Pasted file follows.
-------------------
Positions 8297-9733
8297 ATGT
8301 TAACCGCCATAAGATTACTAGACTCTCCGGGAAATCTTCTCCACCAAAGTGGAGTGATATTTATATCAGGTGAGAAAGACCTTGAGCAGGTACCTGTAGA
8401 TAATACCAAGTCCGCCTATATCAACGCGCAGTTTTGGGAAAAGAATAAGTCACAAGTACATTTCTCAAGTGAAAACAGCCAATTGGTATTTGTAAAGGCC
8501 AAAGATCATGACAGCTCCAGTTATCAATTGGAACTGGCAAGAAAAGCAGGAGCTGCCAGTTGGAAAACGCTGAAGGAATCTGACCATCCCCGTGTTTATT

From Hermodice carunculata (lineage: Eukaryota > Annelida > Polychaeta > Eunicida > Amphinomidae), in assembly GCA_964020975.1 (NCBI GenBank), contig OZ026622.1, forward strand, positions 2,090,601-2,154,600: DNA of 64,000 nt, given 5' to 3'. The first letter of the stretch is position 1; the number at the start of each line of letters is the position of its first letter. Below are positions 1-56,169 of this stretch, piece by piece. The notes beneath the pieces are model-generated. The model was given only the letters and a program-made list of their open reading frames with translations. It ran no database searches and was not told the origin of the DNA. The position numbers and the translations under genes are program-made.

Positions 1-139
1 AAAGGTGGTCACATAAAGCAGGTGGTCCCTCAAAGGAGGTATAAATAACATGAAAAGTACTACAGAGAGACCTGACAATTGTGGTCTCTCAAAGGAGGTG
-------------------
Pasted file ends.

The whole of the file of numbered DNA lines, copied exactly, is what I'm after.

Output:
Positions 8297-9733
8297 ATGT
8301 TAACCGCCATAAGATTACTAGACTCTCCGGGAAATCTTCTCCACCAAAGTGGAGTGATATTTATATCAGGTGAGAAAGACCTTGAGCAGGTACCTGTAGA
8401 TAATACCAAGTCCGCCTATATCAACGCGCAGTTTTGGGAAAAGAATAAGTCACAAGTACATTTCTCAAGTGAAAACAGCCAATTGGTATTTGTAAAGGCC
8501 AAAGATCATGACAGCTCCAGTTATCAATTGGAACTGGCAAGAAAAGCAGGAGCTGCCAGTTGGAAAACGCTGAAGGAATCTGACCATCCCCGTGTTTATT

From Hermodice carunculata (lineage: Eukaryota > Annelida > Polychaeta > Eunicida > Amphinomidae), in assembly GCA_964020975.1 (NCBI GenBank), contig OZ026622.1, forward strand, positions 2,090,601-2,154,600: DNA of 64,000 nt, given 5' to 3'. The first letter of the stretch is position 1; the number at the start of each line of letters is the position of its first letter. Below are positions 1-56,169 of this stretch, piece by piece. The notes beneath the pieces are model-generated. The model was given only the letters and a program-made list of their open reading frames with translations. It ran no database searches and was not told the origin of the DNA. The position numbers and the translations under genes are program-made.

Positions 1-139
1 AAAGGTGGTCACATAAAGCAGGTGGTCCCTCAAAGGAGGTATAAATAACATGAAAAGTACTACAGAGAGACCTGACAATTGTGGTCTCTCAAAGGAGGTG